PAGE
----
I just experienced the future of Mac gaming — this is a potential breakthrough

Mac gaming
(Image credit: Tom's Guide)

Gaming support on Macs isn’t close to what it is on the best gaming PCs and best gaming laptops. It’s not a matter of hardware, given how Macs running on Apple M1 and Apple M2 chips frequently outperform many Windows 11 PCs. Instead, it’s a lack of support from game developers who don’t wish to expend extra resources to develop on Apple’s computers.

Mac gaming could eventually become viable, however. During this year’s WWDC 2023, Apple announced a new Game mode coming to Mac devices with macOS Sonoma, which prioritizes system resources for gaming. We also saw announcements regarding lower latency for third-party controllers and a new game porting toolkit meant to facilitate porting Windows games to Macs.

And I had a chance to check out some of these new Mac gaming features. While I didn’t see anything beyond what the company announced during WWDC 2023, it was good seeing and trying some of these features first-hand. As when I saw No Man’s Sky and played Resident Evil Village, I have hope that Mac gaming will one day be as good as PC gaming. That might take a few years but I'm excited about the possibilities.

macOS Sonoma Game mode and low latency on controllers 

To test Game mode on macOS Sonoma, I played the Guitar Hero-esque rhythm game Spin Rhythm XD both with and without Game mode enabled. I did well with Game mode off using a PS5 DualSense controller, though I noticed I had to press the button prompts somewhat before the screen indicated to. That’s pretty standard for me when playing rhythm games, so it wasn’t a big deal.

Mac gaming

A demonstration of macOS Sonoma's Game mode being enabled and disabled during a live demo. (Image credit: Tom's Guide)

With Game mode switched on, Spin Rhythm XD felt smoother to play. To be specific, I didn’t need to compensate for any perceived input lag. I earned a 97% rating for the song I selected, which isn't too shabby for someone who sucks at rhythm games. I first played on easy but bumped it up to normal, which upped the difficulty by introducing more complex button prompts and joystick controls. Despite the added challenge, I managed to get an 87% rating, which I think isn’t bad despite my ineptitude at these games.

One thing to note is that Game mode automatically switches on when playing on a Mac running the macOS Sonoma public beta. During the demo, the Apple rep manually enabled and disabled it. I asked if players would be able to do this and got a confirmation that they would, which is awesome.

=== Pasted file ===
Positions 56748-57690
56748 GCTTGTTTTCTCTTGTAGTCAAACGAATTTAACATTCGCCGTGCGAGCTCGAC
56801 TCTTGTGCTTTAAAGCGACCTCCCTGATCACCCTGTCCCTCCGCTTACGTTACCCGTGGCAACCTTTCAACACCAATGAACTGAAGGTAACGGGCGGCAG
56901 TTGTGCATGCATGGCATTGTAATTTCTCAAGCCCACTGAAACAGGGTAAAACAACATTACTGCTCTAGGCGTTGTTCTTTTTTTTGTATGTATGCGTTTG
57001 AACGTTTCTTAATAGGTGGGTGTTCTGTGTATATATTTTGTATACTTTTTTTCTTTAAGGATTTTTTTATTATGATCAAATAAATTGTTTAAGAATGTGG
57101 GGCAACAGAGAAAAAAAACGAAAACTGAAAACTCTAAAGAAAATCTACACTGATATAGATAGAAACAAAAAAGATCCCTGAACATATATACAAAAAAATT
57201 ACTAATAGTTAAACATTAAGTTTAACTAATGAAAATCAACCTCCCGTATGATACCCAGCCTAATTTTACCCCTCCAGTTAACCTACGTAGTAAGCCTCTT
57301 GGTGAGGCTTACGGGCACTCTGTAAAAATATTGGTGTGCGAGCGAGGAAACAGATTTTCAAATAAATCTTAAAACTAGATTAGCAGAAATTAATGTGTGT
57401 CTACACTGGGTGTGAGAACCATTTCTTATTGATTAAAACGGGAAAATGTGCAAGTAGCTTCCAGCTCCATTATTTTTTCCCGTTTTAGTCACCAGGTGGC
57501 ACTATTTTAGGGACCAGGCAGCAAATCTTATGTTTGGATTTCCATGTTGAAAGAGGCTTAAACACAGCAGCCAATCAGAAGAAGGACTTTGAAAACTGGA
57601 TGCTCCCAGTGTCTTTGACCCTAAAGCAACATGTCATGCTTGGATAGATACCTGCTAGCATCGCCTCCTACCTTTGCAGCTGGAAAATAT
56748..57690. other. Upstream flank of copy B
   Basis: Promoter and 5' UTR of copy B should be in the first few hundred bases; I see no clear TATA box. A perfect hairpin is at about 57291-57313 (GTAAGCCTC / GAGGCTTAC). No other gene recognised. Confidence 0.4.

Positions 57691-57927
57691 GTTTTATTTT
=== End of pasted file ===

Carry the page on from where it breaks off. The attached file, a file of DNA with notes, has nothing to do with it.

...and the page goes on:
New Game dev toolkit 

The brief presentation I saw for Apple’s new developer toolkit for macOS Sonoma was impressive — and the one aspect that truly gives me hope for the future of Mac gaming.

On the left, The Medium is running at 25 fps after being directly ported to macOS from Windows via the game porting toolkit. On the right, it's running at 75fps after being optimized for macOS and Apple silicon. (Image credit: Tom's Guide)

The toolkit has been designed to let developers run DirectX 11 and Direct X12 Windows-based games on macOS almost instantly. In essence, the toolkit acts as a translation layer for games, letting them run on macOS and tap into the power of Apple's M-series of chips. With this approach, Windows games should be able to run on macOS without the need for developers to do any extensive porting or modification of their games.

I saw The Medium on two separate 16-inch MacBook Pro laptops packing the M2 Max chip. One machine had the Windows DirectX12 version of the game that developer Bloober Team could run on macOS without additional modifications. In a room filled with complex lighting effects, the frame rate had trouble getting above 25 frames per second — which is clearly below the 30fps minimum gamers like myself would accept.

The new game development toolkit for macOS Sonoma displays various metrics to better help developers porting Windows games to Apple devices. (Image credit: Tom's Guide)

On a version of The Medium optimized for Apple silicon, the game hit an impressive 75 frames per second in that same room. During this portion of the demo, a low battery warning appeared. That wasn’t part of the demonstration, but it proved that games optimized for MacBooks can hit high frame rates even when the laptop is running on battery power. Needless to say, I was very impressed by the results.

During my preview, it was shared the Bloober Team said that the new game dev kit saved them months of work when porting The Medium. That being the case, perhaps we’ll see more developers port their Windows games to Mac. We already know Death Stranding is coming to Macs — as are Stray and Layers of Fear. Maybe we’ll see the steady trickle of PC games inbound for Mac eventually become a flood.


If you’ve been disappointed with Apple’s Mac gaming offerings, the company is giving you reasons to get excited about the future.

Based on my brief experience, Game mode and low latency on third-party controllers make a noticeable difference when playing. The game toolkit should also make it possible for more Windows games to land on Macs. If that happens, perhaps Apple’s computers will be as great for gaming as they are for video editing and everyday computing.

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Tony Polanco
Computing Writer

Tony is a computing writer at Tom’s Guide covering laptops, tablets, Windows, and iOS. During his off-hours, Tony enjoys reading comic books, playing video games, reading speculative fiction novels, and spending too much time on X/Twitter. His non-nerdy pursuits involve attending Hard Rock/Heavy Metal concerts and going to NYC bars with friends and colleagues. His work has appeared in publications such as Laptop Mag, PC Mag, and various independent gaming sites.